COAG diabetes plan must include a focus on Aboriginal and Torres Strait Islander peoples

Campaigns and Advocacy, Media Releases article written on the 16 Apr 2007

Any national diabetes plan agreed by the Council of Australian Governments must include a central focus on combating diabetes among Aboriginal and Torres Strait Islander peoples, according to the National Aboriginal Community Controlled Health Organisation (NACCHO) and Oxfam Australia.
Welcoming the States’ push for a coordinated, national strategy to cut the level of type 2 diabetes, NACCHO and Oxfam Australia highlighted the particularly high incidence of diabetes among Aboriginal and Torres Strait Islander peoples.
‘The States have highlighted the need for greater attention to be directed to combating type-2 diabetes. That need is especially high among Aboriginal and Torres Strait Islander peoples, who are ten times more likely to contract diabetes than other Australians,’ said NACCHO’s Chief Executive Officer, Dea Delaney Thiele.
States have recognised that the approach to dealing with diabetes involves primary prevention, early detection and treatment, and finally, dealing with kidney failure and other complications of diabetes.
‘Indigenous people have higher rates of preventable complications from diabetes than other Australians, which reflects their poorer access to prevention and primary health care. If their access to primary health care could be optimised according to need, this would reduce costs to the health system overall. The evidence for this is indisputable and it doesn’t make sense to avoid action on this front,’ added Ms Thiele.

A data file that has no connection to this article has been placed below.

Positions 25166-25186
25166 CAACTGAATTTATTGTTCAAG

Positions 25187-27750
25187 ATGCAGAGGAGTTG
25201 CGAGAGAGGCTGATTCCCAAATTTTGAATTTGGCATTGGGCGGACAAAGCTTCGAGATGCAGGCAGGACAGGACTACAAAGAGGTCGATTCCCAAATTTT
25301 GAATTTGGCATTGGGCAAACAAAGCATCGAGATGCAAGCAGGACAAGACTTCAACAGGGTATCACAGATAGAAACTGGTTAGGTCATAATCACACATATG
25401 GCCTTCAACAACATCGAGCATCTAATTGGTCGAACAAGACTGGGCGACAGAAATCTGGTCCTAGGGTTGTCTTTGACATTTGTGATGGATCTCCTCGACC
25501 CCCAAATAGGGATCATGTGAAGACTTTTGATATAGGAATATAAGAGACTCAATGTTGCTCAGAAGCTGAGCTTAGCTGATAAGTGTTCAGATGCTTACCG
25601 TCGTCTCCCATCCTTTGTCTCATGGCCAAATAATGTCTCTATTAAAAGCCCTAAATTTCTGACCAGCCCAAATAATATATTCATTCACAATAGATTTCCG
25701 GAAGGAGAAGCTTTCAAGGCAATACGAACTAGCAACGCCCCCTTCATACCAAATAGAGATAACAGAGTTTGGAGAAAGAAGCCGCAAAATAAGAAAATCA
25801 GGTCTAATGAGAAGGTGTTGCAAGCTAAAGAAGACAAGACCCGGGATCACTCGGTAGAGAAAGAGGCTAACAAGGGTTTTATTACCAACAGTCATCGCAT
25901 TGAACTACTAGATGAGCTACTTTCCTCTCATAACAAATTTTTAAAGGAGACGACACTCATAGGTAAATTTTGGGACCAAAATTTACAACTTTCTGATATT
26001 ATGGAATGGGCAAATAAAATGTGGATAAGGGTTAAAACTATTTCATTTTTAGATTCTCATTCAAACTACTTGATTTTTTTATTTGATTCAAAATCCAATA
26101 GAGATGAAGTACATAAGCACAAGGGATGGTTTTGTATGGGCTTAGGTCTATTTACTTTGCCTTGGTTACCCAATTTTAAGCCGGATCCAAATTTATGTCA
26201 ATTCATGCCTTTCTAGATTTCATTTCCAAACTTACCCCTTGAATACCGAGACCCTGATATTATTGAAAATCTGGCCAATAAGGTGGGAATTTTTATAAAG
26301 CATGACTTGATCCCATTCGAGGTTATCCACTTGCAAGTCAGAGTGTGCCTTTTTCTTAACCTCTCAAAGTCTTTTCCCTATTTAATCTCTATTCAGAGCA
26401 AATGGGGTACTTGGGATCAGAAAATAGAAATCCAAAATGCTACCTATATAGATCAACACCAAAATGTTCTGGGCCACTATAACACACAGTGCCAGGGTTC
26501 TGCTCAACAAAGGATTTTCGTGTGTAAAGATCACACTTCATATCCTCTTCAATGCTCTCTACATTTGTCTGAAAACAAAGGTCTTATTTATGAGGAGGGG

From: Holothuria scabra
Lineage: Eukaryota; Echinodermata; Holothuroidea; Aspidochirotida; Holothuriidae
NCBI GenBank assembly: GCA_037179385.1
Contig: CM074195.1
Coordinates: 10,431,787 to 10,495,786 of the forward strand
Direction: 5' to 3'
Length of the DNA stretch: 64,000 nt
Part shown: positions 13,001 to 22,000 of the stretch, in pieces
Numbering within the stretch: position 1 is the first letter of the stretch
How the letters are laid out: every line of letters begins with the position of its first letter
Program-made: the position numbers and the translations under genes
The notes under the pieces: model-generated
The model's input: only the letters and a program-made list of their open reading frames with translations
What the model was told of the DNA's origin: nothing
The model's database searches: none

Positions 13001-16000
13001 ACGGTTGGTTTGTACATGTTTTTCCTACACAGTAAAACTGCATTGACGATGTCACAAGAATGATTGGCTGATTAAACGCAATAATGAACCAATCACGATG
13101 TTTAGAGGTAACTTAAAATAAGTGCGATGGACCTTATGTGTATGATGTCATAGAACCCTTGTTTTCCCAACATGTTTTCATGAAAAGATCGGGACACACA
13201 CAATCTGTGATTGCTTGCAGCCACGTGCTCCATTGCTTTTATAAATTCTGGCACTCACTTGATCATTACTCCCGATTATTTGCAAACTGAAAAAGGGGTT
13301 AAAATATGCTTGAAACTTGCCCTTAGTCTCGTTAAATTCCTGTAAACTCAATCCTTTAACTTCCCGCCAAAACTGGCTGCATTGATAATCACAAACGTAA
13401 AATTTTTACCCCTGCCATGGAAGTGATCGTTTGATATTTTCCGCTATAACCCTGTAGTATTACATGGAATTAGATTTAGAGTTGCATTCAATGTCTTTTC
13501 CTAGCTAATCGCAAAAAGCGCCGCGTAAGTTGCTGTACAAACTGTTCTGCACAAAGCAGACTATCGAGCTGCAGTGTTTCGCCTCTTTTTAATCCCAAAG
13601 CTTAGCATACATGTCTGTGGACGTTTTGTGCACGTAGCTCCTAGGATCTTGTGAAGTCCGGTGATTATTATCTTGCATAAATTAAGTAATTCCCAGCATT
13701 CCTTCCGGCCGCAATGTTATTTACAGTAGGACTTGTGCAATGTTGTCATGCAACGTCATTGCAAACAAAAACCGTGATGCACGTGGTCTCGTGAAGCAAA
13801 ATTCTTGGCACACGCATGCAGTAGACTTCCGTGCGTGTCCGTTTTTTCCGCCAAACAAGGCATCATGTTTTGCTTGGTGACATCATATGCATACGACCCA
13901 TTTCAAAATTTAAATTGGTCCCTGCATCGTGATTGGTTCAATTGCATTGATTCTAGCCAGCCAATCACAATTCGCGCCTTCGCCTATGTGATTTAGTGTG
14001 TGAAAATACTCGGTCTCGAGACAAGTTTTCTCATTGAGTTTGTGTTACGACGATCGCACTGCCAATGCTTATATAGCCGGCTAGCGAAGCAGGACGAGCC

‘Aboriginal community controlled health organisations deliver the vast bulk of primary health care to Aboriginal peoples and make a substantial contribution to diabetes care. Independent reviews have, however, confirmed that this could be optimised if services were supported to a level that matched the needs of the population, such as those with diabetes,’ Ms Thiele said.
The AMA have determined that it would take less than 1% of the health budget to correct this deficiency. With an extra $460 million per annum, Indigenous peoples’ access to medicines, and primary health care, would be significantly improved.
‘Tackling the high incidence of diabetes among Aboriginal and Torres Strait Islander peoples will be a crucial step in achieving health equality for Indigenous people,’ said Oxfam Australia’s Executive Director, Andrew Hewett.
‘Indigenous health must be much higher on the COAG agenda. Closing the current gap in life expectancy, where Australia’s Indigenous people continue to die around 20 years earlier than other Australians should be a national priority – and it is only our political leaders that can make it so.
Previous COAG agreements have been important but the health status of Australia’s Indigenous people remains the worst in the developed world. Turning this situation around demands a sustained focus and sufficient funding from Federal, State and Territory Governments,’ Mr Hewett concluded.
For more information or to arrange an interview with Ms Thiele or Mr Hewett call Vedran Drakulic on 0409 960 100.